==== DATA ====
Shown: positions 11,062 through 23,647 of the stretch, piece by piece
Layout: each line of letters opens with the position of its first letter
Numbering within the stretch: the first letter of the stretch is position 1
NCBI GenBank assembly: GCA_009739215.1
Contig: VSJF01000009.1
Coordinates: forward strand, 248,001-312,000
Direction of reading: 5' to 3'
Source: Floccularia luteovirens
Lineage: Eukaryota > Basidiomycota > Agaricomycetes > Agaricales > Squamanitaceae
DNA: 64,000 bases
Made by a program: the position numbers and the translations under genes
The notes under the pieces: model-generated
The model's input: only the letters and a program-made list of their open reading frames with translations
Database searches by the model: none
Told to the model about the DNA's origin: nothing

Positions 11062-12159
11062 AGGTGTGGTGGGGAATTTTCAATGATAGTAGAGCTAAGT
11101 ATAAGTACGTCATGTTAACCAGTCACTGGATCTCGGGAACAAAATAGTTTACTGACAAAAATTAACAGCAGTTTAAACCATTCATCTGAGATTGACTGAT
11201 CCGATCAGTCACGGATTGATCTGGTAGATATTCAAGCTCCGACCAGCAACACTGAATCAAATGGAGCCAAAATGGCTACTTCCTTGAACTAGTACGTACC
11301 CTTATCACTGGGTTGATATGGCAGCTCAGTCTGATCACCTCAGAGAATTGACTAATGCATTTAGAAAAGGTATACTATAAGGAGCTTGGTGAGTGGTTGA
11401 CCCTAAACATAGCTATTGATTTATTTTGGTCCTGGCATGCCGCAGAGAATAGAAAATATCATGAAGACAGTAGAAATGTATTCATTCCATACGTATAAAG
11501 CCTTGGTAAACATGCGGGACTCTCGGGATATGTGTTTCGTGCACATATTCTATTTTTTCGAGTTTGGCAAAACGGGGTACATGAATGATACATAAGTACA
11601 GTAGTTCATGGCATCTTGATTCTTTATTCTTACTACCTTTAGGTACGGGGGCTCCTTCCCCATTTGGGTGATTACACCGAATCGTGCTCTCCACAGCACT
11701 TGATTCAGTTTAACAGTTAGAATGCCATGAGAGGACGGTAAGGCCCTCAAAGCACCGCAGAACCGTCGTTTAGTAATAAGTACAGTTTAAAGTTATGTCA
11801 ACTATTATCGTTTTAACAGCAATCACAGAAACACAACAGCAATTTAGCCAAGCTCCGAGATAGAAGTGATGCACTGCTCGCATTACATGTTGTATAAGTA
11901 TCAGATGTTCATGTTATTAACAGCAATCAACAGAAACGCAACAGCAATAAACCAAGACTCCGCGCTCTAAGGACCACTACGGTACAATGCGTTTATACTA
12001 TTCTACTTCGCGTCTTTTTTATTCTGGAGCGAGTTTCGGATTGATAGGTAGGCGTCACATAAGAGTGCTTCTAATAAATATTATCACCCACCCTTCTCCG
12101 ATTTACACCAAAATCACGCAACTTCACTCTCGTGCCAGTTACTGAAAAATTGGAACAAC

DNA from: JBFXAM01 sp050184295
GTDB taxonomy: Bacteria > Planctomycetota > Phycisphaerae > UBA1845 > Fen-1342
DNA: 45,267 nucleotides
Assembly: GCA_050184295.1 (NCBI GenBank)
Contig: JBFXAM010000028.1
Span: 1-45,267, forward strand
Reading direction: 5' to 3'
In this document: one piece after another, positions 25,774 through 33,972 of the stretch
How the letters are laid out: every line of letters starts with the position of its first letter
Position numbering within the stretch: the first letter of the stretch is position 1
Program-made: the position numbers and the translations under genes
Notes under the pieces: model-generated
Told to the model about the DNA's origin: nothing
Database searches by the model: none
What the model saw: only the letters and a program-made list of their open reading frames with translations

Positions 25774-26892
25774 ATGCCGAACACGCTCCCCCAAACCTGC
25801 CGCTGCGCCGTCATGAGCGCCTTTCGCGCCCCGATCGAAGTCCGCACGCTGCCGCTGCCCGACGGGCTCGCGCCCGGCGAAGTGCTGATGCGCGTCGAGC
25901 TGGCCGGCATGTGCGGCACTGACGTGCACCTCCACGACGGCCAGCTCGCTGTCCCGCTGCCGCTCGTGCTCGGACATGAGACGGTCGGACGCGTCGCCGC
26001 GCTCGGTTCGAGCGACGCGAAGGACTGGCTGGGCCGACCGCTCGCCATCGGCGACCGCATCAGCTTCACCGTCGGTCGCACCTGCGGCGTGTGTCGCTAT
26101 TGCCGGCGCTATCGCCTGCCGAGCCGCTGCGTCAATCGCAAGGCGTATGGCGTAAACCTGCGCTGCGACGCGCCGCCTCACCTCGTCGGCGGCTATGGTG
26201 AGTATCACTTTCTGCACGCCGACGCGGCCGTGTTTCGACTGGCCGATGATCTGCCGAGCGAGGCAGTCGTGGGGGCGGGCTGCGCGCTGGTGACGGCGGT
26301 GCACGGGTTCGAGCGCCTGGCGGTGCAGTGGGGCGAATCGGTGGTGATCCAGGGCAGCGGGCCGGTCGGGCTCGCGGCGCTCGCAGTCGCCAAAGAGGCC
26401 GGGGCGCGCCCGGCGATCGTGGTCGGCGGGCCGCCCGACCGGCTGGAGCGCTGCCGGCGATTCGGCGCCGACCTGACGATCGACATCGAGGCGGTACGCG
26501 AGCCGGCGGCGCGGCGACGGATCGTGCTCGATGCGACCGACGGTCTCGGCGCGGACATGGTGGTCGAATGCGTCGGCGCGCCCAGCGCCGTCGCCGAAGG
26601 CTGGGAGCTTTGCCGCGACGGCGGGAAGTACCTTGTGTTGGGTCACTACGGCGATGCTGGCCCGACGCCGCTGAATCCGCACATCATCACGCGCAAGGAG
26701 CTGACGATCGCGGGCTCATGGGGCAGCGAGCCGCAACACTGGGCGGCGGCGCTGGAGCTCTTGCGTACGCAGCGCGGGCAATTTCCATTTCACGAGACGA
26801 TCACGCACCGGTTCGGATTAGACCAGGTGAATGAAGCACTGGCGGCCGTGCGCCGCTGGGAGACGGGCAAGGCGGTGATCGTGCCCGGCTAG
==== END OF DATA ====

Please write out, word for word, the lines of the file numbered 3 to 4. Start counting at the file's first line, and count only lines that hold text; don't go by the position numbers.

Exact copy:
Numbering within the stretch: the first letter of the stretch is position 1
NCBI GenBank assembly: GCA_009739215.1